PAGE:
The greatest NBA players are relentless, the kind of player the opponent knows will make him work every minute he’s on the floor.
Kings rookie point guard De’Aaron Fox wants to be great. And he’s learning that means kicking into high gear from start to finish, and that’s not easy to do.
Fox made his second career start in place of George Hill, who missed the game for personal reasons, in a 108-99 loss to the Detroit Pistons on Saturday night at Little Caesars Arena. It was Sacramento’s seventh consecutive loss and dropped the Kings to 1-8, their worst start since the 1990-91 season.
Fox finished with 14 points and four assists, but seven of those points came in the final four minutes of the game. By then, Detroit had the game under control. That’s often been the case for Fox this season.
Sacramento needs Fox to be relentless from the moment he steps on the floor.
“De’Aaron didn’t get a lot done, I don’t think, for the first 43, 44 minutes,” said Kings coach Dave Joerger. “He got some of his numbers at the end, but we need that kind of push every minute that he plays, and I think that we can get that. But we’ve got to get it out of him, and you see some really good things when he’s playing with a pace and an urgency getting up and down the floor.”
Fox is aware of this, too.
“I’ve just got to do it,” he said.
“VC (Vince Carter) actually told me the same thing. I have to be aggressive like that the whole game. It’s just a mentality, you know you can say it, but once you get on the court, it’s kind of something you’re not thinking about. It’s one thing I know I need to do, and that’s be aggressive and stay aggressive the entire game. Not only me, but the entire team.”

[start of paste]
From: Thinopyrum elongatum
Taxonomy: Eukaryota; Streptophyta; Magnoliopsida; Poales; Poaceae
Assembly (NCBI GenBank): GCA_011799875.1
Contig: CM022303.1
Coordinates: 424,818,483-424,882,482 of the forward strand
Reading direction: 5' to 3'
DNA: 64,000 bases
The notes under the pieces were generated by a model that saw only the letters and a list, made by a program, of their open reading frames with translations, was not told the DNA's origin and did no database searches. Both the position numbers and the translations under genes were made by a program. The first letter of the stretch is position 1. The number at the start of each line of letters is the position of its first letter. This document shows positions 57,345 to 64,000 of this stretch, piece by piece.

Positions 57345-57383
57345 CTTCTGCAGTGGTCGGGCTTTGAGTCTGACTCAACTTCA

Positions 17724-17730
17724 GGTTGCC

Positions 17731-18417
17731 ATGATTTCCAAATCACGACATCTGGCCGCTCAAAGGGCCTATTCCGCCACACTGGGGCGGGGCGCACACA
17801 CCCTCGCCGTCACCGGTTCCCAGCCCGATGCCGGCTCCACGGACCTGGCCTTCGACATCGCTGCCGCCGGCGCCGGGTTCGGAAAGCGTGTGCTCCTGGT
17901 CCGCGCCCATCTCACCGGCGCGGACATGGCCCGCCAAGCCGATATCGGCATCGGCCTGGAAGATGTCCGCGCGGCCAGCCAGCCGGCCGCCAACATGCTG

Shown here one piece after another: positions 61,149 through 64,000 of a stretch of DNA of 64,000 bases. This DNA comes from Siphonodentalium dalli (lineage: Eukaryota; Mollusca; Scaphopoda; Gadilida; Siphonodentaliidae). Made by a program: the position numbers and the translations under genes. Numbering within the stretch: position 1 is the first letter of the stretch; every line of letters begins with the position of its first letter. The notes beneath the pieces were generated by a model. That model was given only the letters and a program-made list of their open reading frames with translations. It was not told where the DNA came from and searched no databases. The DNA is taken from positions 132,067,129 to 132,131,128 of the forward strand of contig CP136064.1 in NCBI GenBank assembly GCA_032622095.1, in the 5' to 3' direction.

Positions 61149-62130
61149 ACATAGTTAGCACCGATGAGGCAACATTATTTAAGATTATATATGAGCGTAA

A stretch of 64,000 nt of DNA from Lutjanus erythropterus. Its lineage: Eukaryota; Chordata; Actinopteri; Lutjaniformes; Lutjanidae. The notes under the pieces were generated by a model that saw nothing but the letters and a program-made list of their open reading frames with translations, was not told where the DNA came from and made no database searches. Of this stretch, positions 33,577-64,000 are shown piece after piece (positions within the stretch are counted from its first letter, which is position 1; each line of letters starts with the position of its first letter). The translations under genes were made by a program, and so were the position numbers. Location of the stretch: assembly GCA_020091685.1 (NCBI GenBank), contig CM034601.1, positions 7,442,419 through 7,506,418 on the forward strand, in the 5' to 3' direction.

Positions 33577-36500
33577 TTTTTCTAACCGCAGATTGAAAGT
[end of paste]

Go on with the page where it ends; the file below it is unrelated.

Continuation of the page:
That aggression isn’t just about scoring, Fox said. It’s something he needs to show in all areas of his game. That energy could be contagious.
“Just an overall mindset,” Fox said. “The last four minutes that I played, it wasn’t just me shooting the ball, it was me getting in the lane, passing, I picked up defensively. It’s every aspect of the game.”
It’s common for a rookie, especially one this early into his career, to be hesitant about when to attack.
“He’s learning you pick and choose,” said forward Zach Randolph. “But having him out there and experiencing it, he’s a dog. He’s going to be one of the best point guards in the league. You just keep going. ... He’s got a great work ethic and you see his talent.”
For Fox to be that dog consistently, there’s still work to do. Playing that way isn’t just a mindset. The body has to cooperate, too.
“You have to work on it, you have to be in the best shape of your life to play that hard every possession,” Fox said. “But it’s something that I know that I’m going to have to do. There are players in the league that do it, so I know I’m going to have to do it.”